Landscaping Stone

If you have interest in using landscaping stone in your

yard, garden, koi pond or walkway, don’t limit yourself to

the traditional. Consider finding or shopping for unique

stones to add flair or accent to your plans. Landscaping

stone can be versatile, used for simple decoration or as a

foundation for much more.

Some of the uses for landscaping stone include flooring,

such as for a patio, foundations for outbuildings, such as a

gazebo, or even outbuildings completely made of stone.

Fireplaces look great in stone (just watch out for river

rock; pockets of steam could heat up and explode in a fire

pit or fireplace) as do bases for planters. Entire columns

could be made of stone, either as end caps for a stone wall

or to support lamps or planters.

Whatever you eventual use of landscaping stone, seek out the

unusual. Below are just two examples of what you might find.


Geodes, on the surface, seem like unremarkable, round, fist

sized lumps of white or tan rock. They could serve well in a

planter or flowerbed for a little hardscaping, but the real

gem about these rocks lays inside. Some geodes are lined

inside with layered siliceous material of various color or

even clear quartz crystals; the effect is a wavy, smooth,

crystalline surface. You may not have a diamond-saw handy

to slice one open, but you should be able to find nice

specimens in a rock shop. They make great bookends for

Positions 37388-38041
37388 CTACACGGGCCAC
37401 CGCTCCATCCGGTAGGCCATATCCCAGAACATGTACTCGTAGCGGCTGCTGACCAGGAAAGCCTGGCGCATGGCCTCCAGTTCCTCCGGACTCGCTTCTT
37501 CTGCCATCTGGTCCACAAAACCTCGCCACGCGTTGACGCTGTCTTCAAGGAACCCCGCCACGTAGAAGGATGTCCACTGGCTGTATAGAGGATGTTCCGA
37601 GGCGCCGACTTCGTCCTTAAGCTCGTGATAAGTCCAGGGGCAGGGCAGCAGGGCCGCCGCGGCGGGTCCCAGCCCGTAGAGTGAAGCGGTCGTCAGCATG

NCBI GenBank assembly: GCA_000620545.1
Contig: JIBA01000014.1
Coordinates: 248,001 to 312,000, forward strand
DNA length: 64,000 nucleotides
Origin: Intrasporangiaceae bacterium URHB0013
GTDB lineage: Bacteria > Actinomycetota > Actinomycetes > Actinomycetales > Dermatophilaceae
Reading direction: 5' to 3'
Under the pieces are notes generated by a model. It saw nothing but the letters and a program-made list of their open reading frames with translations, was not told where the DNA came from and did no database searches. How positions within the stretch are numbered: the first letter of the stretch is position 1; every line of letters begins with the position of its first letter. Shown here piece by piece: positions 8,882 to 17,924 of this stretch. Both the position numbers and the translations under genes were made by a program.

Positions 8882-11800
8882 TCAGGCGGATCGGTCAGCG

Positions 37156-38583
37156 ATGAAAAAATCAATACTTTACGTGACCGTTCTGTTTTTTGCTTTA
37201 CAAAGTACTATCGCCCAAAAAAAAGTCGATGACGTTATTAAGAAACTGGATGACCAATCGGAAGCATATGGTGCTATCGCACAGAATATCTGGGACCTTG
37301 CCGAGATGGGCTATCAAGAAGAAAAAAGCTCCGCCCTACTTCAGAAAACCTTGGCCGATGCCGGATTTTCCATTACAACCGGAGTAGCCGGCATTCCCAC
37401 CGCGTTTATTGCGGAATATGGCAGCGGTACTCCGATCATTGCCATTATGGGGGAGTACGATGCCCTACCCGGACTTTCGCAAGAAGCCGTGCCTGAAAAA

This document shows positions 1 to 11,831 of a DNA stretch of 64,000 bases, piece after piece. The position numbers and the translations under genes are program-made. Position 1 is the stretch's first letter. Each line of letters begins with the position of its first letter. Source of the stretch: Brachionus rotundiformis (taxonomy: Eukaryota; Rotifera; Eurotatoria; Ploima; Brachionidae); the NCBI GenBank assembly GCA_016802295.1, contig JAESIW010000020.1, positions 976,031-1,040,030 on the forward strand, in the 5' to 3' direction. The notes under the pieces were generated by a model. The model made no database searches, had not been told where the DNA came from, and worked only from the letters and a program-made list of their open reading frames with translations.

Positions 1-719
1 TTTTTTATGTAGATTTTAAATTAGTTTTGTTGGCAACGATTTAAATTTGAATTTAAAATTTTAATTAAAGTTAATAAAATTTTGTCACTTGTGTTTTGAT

indoors, and can frame a showcase plant in your garden.

Thunder Eggs

It is almost worth using Thunder Eggs as a landscaping stone

just for the great conversation possibilities. If the name

was not unusual enough, it is also the State Rock of Oregon

(although it is more a stone than a rock, but I suppose

State Stone is asking too much.) Thunder Eggs are very much

akin to geodes, as they are a shell filled with agate. They

are different from geodes in that they have a solid center,

often displaying a great contrast between the rocky shell of

brown and the milky white and clear crystal center. Even

solid, undivided Thunder Eggs are interesting to look at,

with bubbly protrusions that do give the appearance of some

strange egg.

Check with rock shops that cater to rock hounds for some

unique finds. While the expensive might prohibit you from

paving your patio with Thunder Eggs, a combination of a few

unique specimens with more traditional landscaping stone

would work well with almost any plan.